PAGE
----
Tom Jones' 2 cents

Tom Jones has his opinions.

Calling out John Kruk

14

June

John I want to like John Kruk, really I do. He seems like a decent enough fella and was a pretty good ballplayer, too. He played hard, but also had a good sense of humor. He never took himself too seriously. And, many of nights on ESPN's Baseball Tonight, he makes good points and relays them to the audience in a digestable manner. Maybe he doesn't get his point across with the poetic flair of a Roger Angell or Tom Boswell, and maybe he's not as smooth on camera as, say, Anderson Cooper. But that's fine. He's a meat-and-potatoes analyst, who talks like the guy sitting at the corner of the bar. And I like the guy sitting at the corner of the bar.

But Kruk's biggest flaw is going a little too far to make a point and he ends saying things that just aren't true. Often, his original point is a valid one, but he loses credibility by speeding around the corner and knocking out a good chunk of the guard rail. Take Sunday. Kruk brought up the theory that the Rays might not make the playoffs. (Certainly, a vaild argument.)  And the reason they might miss the postseason is because of its starting rotation. (Not as strong of an argument, but not outlandish either.) Kruk mentioned that the Rays' starters have been inconsistent. (Okay, that's fair.) Here's, however, where he loses points: Kruk said "every pitcher'' in the rotation has "struggled mightily'' at one point or another this season. Stop right there. Every pitcher has struggled mightily?

Let's break it down.

Yes, James Shields has struggled, and yes, struggled mighitly of late. He hasn't won a game since May 20 and he has given up 20 earned runs in his past three starts. Wade Davis has a 6-6 record, which is pretty decent for a No. 5 starter. If you want to argue he has "struggled mightily'' at times, you probably could make a case. Not a strong case, but a case. One one hand, in his 12 starts, he has allowed more than three runs only four times. On the other hand, he has allowed fewer than three runs only four times. In other words, he's pitching like a No. 5 pitcher.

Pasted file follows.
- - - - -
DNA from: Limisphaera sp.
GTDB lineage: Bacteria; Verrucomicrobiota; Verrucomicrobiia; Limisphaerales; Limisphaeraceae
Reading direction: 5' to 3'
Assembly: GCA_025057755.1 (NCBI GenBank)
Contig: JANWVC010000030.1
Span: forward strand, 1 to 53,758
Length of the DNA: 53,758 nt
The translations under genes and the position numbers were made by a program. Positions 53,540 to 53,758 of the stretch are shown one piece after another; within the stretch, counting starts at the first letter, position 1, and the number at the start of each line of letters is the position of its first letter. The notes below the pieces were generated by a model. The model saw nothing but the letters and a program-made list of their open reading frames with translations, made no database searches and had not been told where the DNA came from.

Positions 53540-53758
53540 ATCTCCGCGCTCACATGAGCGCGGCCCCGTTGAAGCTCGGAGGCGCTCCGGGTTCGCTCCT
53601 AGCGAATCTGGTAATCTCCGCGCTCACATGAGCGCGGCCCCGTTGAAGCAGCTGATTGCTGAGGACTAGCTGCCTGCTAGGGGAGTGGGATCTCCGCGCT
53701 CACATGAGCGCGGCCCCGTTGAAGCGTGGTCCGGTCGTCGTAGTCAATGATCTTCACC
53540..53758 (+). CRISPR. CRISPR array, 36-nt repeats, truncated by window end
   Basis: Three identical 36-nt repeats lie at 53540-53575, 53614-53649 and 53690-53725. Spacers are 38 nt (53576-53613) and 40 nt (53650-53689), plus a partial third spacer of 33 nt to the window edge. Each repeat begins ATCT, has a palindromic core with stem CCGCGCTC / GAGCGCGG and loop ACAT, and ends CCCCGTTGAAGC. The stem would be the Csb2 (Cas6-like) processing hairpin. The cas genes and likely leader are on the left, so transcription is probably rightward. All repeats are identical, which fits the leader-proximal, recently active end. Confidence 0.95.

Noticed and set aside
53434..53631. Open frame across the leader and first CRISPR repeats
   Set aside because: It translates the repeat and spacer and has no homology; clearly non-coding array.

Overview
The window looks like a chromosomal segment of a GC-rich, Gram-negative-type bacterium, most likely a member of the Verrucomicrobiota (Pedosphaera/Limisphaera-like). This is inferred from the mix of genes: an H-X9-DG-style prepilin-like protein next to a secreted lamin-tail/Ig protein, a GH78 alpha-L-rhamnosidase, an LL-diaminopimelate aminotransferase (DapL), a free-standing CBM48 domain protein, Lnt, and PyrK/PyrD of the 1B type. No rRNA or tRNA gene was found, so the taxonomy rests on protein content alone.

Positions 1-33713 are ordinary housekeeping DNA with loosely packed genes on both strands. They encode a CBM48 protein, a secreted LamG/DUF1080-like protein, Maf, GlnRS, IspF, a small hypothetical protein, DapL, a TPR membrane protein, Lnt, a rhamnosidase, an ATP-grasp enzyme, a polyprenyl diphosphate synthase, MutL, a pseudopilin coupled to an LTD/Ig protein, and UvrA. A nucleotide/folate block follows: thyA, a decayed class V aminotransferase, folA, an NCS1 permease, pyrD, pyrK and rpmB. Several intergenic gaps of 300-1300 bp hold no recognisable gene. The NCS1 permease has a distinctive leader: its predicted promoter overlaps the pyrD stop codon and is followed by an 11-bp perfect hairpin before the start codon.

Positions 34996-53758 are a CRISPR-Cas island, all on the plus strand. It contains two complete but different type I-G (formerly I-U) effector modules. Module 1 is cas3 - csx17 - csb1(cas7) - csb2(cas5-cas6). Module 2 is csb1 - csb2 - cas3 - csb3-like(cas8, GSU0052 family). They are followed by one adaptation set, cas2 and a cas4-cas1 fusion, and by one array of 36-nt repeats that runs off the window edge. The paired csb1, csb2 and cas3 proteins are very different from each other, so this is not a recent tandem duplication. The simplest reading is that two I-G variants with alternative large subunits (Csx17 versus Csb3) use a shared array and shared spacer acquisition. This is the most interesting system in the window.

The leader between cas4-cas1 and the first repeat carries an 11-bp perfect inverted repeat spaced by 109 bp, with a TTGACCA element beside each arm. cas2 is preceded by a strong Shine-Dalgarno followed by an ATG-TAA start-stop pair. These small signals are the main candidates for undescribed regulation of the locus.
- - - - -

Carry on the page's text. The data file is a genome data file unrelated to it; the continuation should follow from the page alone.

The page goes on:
Matt Garza went through a stretch where he lost four of five starts, but it should be noted that he has allowed more than four runs in a start only twice this season.

Then there's the other two starters in the Rays rotation and where Kruk's statement falls apart.

David Price is tied for the American League lead with nine victories and his 2.23 ERA is the best in the A.L. In his two losses, he gave up three runs in seven innings and three runs in six innings. He has started 12 games, allowing no earned four times, allowing one earned run twice, two earned runs twice and three earned runs three times. Only once has he allowed more than three earned runs in a start and that was five in five innings. And the Rays won that game. When can you say that Price has struggled at all, let alone struggled "mightily?'' In fact, he is probably the leading candidate for Cy Young right now.

Then there's Jeff Niemann, who lost for the first time Sunday Throw out the game when he was injured in the second inning by a line drive and Niemann has allowed one or no earned runs in seven of his 12 starts. The most he has allowed in a game is five earned runs and that has happened twice.

Now, "quality starts'' (at least six innings pitched with three or fewer earned runs allowed) isn't exactly the greatest barometer in the world, but Niemann has 10 quality starts in 12 starts if you don't count the game when he was injured.

Break it down any way you want and you can't make a valid case that Niemann or Price have struggled at all. Now if you want to say the offense has stuggled mightily, you can talk for days. And if you honestly believe the Rays starting pitching won't hold up, well, that's debatable. But to say that every member of the Rays starting rotation has "struggled mightily?'' That's just not true. Not as of now.

All of this isn't to pick on Kruk or to act holier-than-thou. But points can be made without exaggeration. It's what separates the good analyst on TV from the not-so-good. When you start to say things that simply aren't true or can't be reasonably argued then you sound like, well, the guy at the corner of the bar.

[Last modified: Thursday, July 8, 2010 4:17pm]

    

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